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Blu-ray Reviews: Full Metal Jacket

Originally published in Sound and Image, Oct/Nov 2007, v.21#2
Last updated 28 June 2009

Update (27 December 2008): Warner Bros has released a 'Deluxe Edition' of Full Metal Jacket on Blu-ray, which improves the picture quality and adds some special extras. See here for a comparison between the two versions, including screen shots.

Full Metal Jacket cover Full Metal Jacket
1987 - Warner Bros Entertainment Australia Pty Ltd
Director: Stanley Kubrick
Starring: Matthew Modine, Adam Baldwin, Vincent D'Onofrio, R. Lee Ermey, Dorian Harewood, Kevyn Major Howard and Arliss Howard

Movie: 5 Picture: 4 Sound: 4 Extras:

I have always thought of Stanley Kubrick's Vietnam war movie, 'Full Metal Jacket', as two mini-movies rather than one. The first lasts for about 45 minutes, while the second takes us to the end of the piece.

The first depicts the training of a bunch of 1960s Marine recruits and is as startling and original piece of cinema as you are ever likely to see. After a brief opening of the recruits being shorn of their civilian locks, this section opens with a 90 second tracking shot of R. Lee Ermey circumnavigating their confined barracks, delivering as shocking a soliloquy as has ever been seen on screen to introduce them to their new lives. Make sure that the kiddies and other delicate souls are beyond your soundproof walls before you start this disc up. The second half is, basically, your typical tired and cynical 1980s American objection to the nastiness of war. Doesn't matter. The first 45 minutes are what you want this movie for.

The contents of this disc consume 22.2GB of its area, and the movie is only 117 minutes long, and there are no extras to speaker of (just a trailer), yet the MPEG2 video bitrate bobs along around 22Mbps. This is enough, it seems to deliver all the detail, and all the grain, of this film. For there is grain aplenty. In fact, it looks as though the thing were shot on 16mm, although the Internet Movie Database assures me that it was 35mm. I can only assume that the washed out look was Kubrick's intention.

The sound is adequate, in a basic Dolby Digital 5.1 remix from the original mono elements. But this is a movie for the mind, rather than the heart, so it doesn't really matter anyway.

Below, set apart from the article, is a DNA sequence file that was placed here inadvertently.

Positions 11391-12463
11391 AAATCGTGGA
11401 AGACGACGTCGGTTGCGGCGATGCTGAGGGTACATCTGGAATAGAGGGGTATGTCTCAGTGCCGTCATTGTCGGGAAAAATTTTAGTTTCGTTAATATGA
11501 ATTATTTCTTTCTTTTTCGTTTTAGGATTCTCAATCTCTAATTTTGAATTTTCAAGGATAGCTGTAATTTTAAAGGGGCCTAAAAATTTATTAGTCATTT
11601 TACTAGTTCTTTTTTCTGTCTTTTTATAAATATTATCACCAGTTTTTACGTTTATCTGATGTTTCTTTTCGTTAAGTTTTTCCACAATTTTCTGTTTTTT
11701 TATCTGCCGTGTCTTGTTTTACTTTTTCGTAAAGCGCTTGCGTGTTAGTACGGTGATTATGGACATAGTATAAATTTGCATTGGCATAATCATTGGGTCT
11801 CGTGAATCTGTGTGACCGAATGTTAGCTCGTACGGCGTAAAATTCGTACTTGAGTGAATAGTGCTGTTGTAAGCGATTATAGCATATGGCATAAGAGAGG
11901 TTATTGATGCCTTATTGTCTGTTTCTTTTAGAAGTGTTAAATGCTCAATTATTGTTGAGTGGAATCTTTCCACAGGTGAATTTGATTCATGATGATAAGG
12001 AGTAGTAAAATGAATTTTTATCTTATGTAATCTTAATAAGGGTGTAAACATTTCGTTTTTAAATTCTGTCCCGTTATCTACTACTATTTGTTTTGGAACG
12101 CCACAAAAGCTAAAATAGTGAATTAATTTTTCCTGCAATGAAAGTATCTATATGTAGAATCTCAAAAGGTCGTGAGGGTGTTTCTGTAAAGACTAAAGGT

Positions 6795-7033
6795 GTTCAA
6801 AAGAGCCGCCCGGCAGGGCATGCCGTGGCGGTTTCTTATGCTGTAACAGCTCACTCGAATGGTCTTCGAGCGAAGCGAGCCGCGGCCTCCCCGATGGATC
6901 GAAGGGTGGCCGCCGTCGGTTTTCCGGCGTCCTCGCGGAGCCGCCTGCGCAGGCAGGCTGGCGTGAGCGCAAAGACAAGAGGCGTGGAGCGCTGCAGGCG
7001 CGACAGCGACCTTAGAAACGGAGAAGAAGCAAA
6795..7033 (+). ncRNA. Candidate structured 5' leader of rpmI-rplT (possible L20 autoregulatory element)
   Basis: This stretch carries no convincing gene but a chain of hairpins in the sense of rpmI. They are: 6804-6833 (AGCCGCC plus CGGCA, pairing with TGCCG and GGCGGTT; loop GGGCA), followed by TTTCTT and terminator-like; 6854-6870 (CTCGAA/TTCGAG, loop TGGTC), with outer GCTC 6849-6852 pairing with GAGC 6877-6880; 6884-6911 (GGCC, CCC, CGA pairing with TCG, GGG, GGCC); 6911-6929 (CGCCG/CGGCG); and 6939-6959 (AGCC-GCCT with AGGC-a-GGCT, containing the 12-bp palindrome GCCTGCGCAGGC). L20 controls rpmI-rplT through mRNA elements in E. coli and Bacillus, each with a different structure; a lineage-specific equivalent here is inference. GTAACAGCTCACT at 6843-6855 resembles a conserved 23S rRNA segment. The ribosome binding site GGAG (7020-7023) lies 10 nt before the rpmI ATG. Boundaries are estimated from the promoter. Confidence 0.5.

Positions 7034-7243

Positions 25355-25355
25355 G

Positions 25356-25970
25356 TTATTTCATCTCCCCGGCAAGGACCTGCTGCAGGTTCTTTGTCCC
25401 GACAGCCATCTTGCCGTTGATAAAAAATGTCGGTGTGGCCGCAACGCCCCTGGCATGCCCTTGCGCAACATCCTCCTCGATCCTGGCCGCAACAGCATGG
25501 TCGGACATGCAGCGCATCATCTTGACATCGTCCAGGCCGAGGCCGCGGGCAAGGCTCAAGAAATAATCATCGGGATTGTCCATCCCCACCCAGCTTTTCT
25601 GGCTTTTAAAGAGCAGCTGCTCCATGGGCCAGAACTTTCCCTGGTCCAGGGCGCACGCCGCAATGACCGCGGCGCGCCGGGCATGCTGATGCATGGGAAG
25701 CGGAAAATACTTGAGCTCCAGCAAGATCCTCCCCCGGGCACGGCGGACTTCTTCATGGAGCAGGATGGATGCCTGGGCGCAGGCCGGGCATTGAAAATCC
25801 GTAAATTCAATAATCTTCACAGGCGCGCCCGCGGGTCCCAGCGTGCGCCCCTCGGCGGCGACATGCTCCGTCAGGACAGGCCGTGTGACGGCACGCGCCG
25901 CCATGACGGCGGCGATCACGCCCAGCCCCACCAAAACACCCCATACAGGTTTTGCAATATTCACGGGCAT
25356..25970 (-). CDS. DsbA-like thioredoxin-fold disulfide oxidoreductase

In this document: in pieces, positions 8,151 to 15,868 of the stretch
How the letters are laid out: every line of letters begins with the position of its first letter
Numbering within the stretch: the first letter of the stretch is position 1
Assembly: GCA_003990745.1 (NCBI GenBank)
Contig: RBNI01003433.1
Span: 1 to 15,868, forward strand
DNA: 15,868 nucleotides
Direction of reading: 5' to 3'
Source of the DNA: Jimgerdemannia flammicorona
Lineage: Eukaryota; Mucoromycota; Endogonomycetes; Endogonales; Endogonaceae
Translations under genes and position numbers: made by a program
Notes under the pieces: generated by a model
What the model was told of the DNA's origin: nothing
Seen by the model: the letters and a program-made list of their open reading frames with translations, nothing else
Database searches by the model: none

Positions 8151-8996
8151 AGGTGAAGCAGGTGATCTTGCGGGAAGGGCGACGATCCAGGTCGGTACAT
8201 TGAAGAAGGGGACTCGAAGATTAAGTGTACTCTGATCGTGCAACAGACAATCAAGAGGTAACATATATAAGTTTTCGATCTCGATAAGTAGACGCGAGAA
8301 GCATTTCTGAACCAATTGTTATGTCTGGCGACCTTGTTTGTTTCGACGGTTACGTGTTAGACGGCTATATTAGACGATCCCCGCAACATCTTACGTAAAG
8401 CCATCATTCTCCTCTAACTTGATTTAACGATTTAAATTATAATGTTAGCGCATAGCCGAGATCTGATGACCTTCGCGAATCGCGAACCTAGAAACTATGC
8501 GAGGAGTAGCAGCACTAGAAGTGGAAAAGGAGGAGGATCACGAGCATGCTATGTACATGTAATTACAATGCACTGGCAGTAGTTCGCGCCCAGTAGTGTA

Running time: 117 minutes
Picture: 1.76:1 anamorphic, 1080p24, MPEG2 @ 23.70Mbps
Sound: English, French, Spanish: Dolby Digital 3/2.1, 640kbps
Subtitles: English, French, Spanish
Features: Trailer (1 min)
Restrictions: Rated R (Australian rating); Region Free

This is the video bitrate graph for this movie, generated by BDInfo 0.5.2:

Full Metal Jacket video bitrate graph

A NOTE ON VERSIONS: Reading back on this now (August 2008) I appear to have been too kind. Especially when you look at the comparison shots below. It seems that this Blu-ray is the same as the original US Blu-ray release, to which High-Def Digest gave only two out of five stars for picture quality. Since then a much better version (3.5 stars) has been released. As I write, this has not yet been released in Australia, so if you are planning on buying this movie on Blu-ray, buy the new version from Amazon.com or some such.

Update - 17 November 2008: Warner Bros says that in December 2008 it will be releasing a new version of Full Metal Jacket, at the excellent price of $29.95. This is said to have the following extras:

That suggests it will be like the 'Deluxe Edition' previous released in the US.

Update - 27 December 2008: This new version is indeed labelled the 'Deluxe Edition'. My comparison between the new version and the one reviewed here -- including screen shots -- can be seen here.

Comparison: Blu-ray vs PAL DVD

Here are some comparisons between the PAL DVD and the Blu-ray versions of this movie. This one is a bit tricky because the Blu-ray is presented in a 1.76:1 aspect ratio, whereas the Australian PAL DVD is delivered at 1.33:1. No, it is not a 'pan and scan' presentation, but is the original film frame. The picture was masked off top and bottom for widescreen theatrical presentation, and this is what also appears on the Blu-ray, but apparently Kubrick preferred his original frames to appear on the DVD. Here you can see the difference that the framing makes:

Comparison 1

For the rest of this comparison, at the top of each is the full Blu-ray frame (suitable shrunk down), with a 250 pixel wide detail from the frame underneath. The left side is from the PAL DVD from the Stanley Kubrick Colection -- which the box says was 'Digitally Restored and Remastered'.

The right side is from the Australian Blu-ray. This has not been scaled at all. Different applications were used to capture the two frames, so I am not comfortable comparing the colour between the two, merely the detail and sharpness. For those visitors from NTSC lands, generally the PAL DVD is just a touch sharper than the NTSC DVD.

Despite the fairly low quality of this Blu-ray, it still delivers more detail and slightly more sharpness than the DVD:

Comparison 2

More detail, more sharpness, and a lot more film grain:

Comparison 3

I grabbed some more screen shots but, fact is, I couldn't be bothered editing together any more comparisons. Each shows more of the same: more grain, a touch more sharpness and detail. In short, I suggest that if you already have the PAL DVD of this movie, don't bother upgrading to Blu-ray until the new Blu-ray version is released in Australia.

© 2002-2008, Stephen Dawson